[25] E. Julianti, H. Rusmarilin, E. Yusraini, Functional and rheological properties of composite flour
from sweet potato, maize, soybean and xanthan gum, Journal of the Saudi Society of Agricultural
Sciences. 16 (2015) 171-177.
[26] A. Niewiarowicz, Food Industry, Przemysl Spoziywczy. 45 (1991) 103-113.
[27] American Council on Science and Health (ACSH). 2002. Facts about “Functional Foods”.
Available: http://www.acsh.org/publications/booklets/funfood2002.pdf. Accessed: 8/10/17.
46 Volume 5
[28] W.O. Song, J.M. Kerver, Nutritional contributions of eggs to American diets, J. Am. Coll.
Nutr.19 (2000) 556S-562S.
[29] M. Makrides et al., Nutritional effect of including egg yolk in the weaning diet of breast-fed and
formula-fed infants: a randomized controlled trial, Am. J. Clin. Nutr. 75 (2002) 1084-1092.
[30] C. Debjit Bhowmik, K.P. Sampath Kumar, A potential medicinal importance of zinc in human
health and chronic disease, International Journal Pharmaceutical and Biomedical Sciences. 1(1)
(2010) 5-11.
[31] M. Ferial, A. Abu-Salem, A. Abou-Arab, Effect of supplementation of bambara groundnut
(Vigna subterranean L.) flour on the quality of biscuits, African Journal of Food Science. 5(7) (2011)
376-383.
[32] A. Niewiarowicz et al., Project CPBR 6.P.0.4. Part III. Poultry Research Center, Poznaii, 1989,
pp. 1-25.
[33] K. Kubomura, Instant noodles in Japan, Cereal Foods World. 43 (1998) 194-197.
Sustainable Food Production Vol. 5 47
ResearchGate has not been able to resolve any citations for this publication.
Article
Full-text available
Sweet potato flour (SP), maize starch (MS), and soybean flour (SF) blends were prepared in different proportions like: 60SP/20MS/19.5SF; 50SP/30MS/19.5SF; 40SP/40MS/19.5SF; 50SP/20MS/29.5SF; 40SP/20MS/29.5SF; and 30SP/40MS/29.5SF. The constant percentage of xanthan gum at 0.5% was added to each blend. Functional and rheological properties of the composite flour were examined and compared with wheat flour as control. Oil absorption index was not significantly different (P>0.05) among the six blends of composite flour and wheat flour. As increasing of soybean flour levels, swelling power, and pasting viscosity of composite flours decreased, specific volume of bread also decreased as decreasing of soybean flour level in composite flours, but the firmness of bread increased. Physical and sensory analysis showed that composite flour with the proportion of sweet potato flour 40%, maize starch 40%, soybean flour 19.5% and xanthan gum 0.5% yielded acceptable breads.
Article
Full-text available
©2010 PharmaInterScience Publishers. All rights reserved. www.pharmainterscience.com Research Drops PharmaInterScience Publishers Review article Int J Pharm Biomed Sci 2010, 1(1), 05-11 ISSN No: xxxx-xxxx A potential medicinal importance of zinc in human health and chronic disease Debjit Bhowmik, Chiranjib, K.P. Sampath Kumar* Department of Pharmaceutical Sciences, Coimbatore Medical College, Coimbatore, Tamilnadu, India *Correspondence: Mr. K.P. Sampath Kumar Tel: +91 8623 243140 Email: debjit_cr@yahoo.com Zinc is an essential nutrient for human health. Ensuring adequate levels of zinc intake should be a key component in efforts to reduce child illness, enhance physical growth and decrease mortality in developing countries. In spite of the proven benefits of adequate zinc nutrition, approximately 2 billion people still remain risk of zinc deficiency. Zinc is found in over 200 enzymes and hormones in mankind. It is a natural element found in all plants and animals, and is widely available in over-the-counter vitamin supplements. Zinc is essential to life. It is a natural element found in all plants and animals and plays a crucial part in the health of our skin, teeth, bones, hair, nails, muscles, nerves and brain function Zinc is essential for growth. It is used to control the enzymes that operate and renew the cells in our bodies. The formation of DNA, the basis of all life on our planet, would not be possible without zinc. Zinc deficiency was a major etiological factor in the syndrome of adolescent nutritional dwarfism, that had been identified mid-eastern countries. Zinc deficiency is an important public health problem, Nutritionists have been concerned that zinc deficiency affects large numbers of women and children in India and worldwide. In recent survey by WHO, zinc deficiency found most of the Indian population and Zinc supplement is used to commonly to enhance wound healing and treatment of pneumonia. Zinc gluconate lozenges, taken at the first sign of a common cold, reduce duration and symptom severity by 42% according to a 1992 study. Trace element zinc is important in maintaining the healthy growth of the human body, especially for infants and young children’s growth and development.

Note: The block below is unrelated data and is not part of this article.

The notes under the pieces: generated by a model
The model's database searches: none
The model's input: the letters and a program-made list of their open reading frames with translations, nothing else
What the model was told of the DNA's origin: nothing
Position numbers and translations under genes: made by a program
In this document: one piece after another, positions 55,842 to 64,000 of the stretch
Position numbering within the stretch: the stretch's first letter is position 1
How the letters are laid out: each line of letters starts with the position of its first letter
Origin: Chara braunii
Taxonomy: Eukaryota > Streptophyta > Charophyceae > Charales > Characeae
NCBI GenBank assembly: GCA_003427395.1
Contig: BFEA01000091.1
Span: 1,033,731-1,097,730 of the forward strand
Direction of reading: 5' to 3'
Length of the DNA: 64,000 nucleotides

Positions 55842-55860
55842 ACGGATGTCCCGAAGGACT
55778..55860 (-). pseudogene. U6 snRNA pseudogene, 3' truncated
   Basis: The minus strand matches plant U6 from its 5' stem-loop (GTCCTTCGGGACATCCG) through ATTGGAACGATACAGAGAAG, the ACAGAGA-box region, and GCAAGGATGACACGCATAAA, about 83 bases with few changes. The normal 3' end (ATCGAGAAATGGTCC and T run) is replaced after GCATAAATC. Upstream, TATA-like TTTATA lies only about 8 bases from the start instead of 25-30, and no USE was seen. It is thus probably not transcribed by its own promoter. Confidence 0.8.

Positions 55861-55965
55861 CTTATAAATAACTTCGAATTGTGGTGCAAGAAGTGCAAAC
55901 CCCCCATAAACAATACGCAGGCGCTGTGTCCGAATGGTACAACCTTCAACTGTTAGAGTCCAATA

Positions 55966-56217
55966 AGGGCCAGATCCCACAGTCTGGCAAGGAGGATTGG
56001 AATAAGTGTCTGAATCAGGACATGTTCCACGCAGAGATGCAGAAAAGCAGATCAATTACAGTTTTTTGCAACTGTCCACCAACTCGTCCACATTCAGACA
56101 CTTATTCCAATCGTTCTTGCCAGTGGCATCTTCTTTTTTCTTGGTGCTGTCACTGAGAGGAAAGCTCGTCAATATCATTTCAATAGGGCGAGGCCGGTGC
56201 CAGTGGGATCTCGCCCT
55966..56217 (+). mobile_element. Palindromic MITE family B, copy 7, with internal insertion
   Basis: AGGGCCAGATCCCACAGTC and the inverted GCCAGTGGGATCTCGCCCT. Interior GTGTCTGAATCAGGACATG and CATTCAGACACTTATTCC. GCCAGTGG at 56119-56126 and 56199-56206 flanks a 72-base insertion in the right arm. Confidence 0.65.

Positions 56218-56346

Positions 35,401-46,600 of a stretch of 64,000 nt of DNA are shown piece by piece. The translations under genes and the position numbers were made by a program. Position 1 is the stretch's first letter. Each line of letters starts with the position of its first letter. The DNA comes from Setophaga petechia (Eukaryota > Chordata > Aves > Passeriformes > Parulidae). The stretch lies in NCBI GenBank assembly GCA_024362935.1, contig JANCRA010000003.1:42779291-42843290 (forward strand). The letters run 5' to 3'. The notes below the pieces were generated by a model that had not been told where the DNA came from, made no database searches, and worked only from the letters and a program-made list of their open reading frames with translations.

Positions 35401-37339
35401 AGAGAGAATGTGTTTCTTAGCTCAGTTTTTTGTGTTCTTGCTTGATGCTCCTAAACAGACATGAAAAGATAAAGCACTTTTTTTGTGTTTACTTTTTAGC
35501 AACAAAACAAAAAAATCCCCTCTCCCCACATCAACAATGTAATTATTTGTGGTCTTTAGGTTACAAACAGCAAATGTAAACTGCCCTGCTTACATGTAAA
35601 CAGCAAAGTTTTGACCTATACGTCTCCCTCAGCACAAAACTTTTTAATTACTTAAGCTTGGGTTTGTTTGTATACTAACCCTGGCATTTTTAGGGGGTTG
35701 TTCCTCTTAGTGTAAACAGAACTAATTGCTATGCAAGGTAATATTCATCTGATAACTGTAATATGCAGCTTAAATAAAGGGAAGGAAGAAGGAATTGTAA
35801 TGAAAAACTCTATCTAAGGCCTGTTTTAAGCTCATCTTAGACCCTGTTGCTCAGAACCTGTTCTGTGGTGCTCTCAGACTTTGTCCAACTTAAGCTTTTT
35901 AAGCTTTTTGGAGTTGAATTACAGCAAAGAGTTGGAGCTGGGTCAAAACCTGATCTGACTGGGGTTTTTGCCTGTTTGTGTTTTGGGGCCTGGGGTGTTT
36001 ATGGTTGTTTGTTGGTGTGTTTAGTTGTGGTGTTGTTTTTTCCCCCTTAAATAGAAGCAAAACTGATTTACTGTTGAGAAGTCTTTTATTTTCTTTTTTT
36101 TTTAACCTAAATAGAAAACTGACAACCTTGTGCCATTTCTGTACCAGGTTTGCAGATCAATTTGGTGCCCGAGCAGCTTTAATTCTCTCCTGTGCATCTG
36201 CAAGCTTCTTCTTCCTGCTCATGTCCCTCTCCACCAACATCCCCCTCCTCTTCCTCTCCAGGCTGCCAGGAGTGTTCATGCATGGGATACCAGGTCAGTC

Article
Full-text available
In this paper, the physicochemical and nutritional characteristics of preserved duck egg white were analyzed and compared with fresh egg and hard-cooked egg white (n = 3). The data obtained showed that the preserved egg white was rich in essential amino acids and minerals, such as Ca, Mg, Fe, Zn, Cu, K, and Na. After fresh duck eggs were processed into preserved eggs, contents of moisture, CP, amino acid, and water-soluble vitamin of egg white significantly decreased (P < 0.05); however, pH, free amino acid content, and most inorganic elemental contents of egg white significantly increased (P < 0.05). The preserved egg white had higher a* (redness/greenness) and b* values (yellowness/blueness; P < 0.05) and lower L* value (lightness; P < 0.05) than hard-cooked egg white. The gel hardness of preserved egg white was approximately 50% of hard-cooked egg white; however, its springiness and cohesiveness were approximately 1.5 times of hard-cooked egg white. The results indicated that pickling with alkaline and other additives can significantly change physical properties and chemical composition of duck egg white, which make preserved egg white with characteristics of rich elements, brown color, and high springiness, but low vitamin.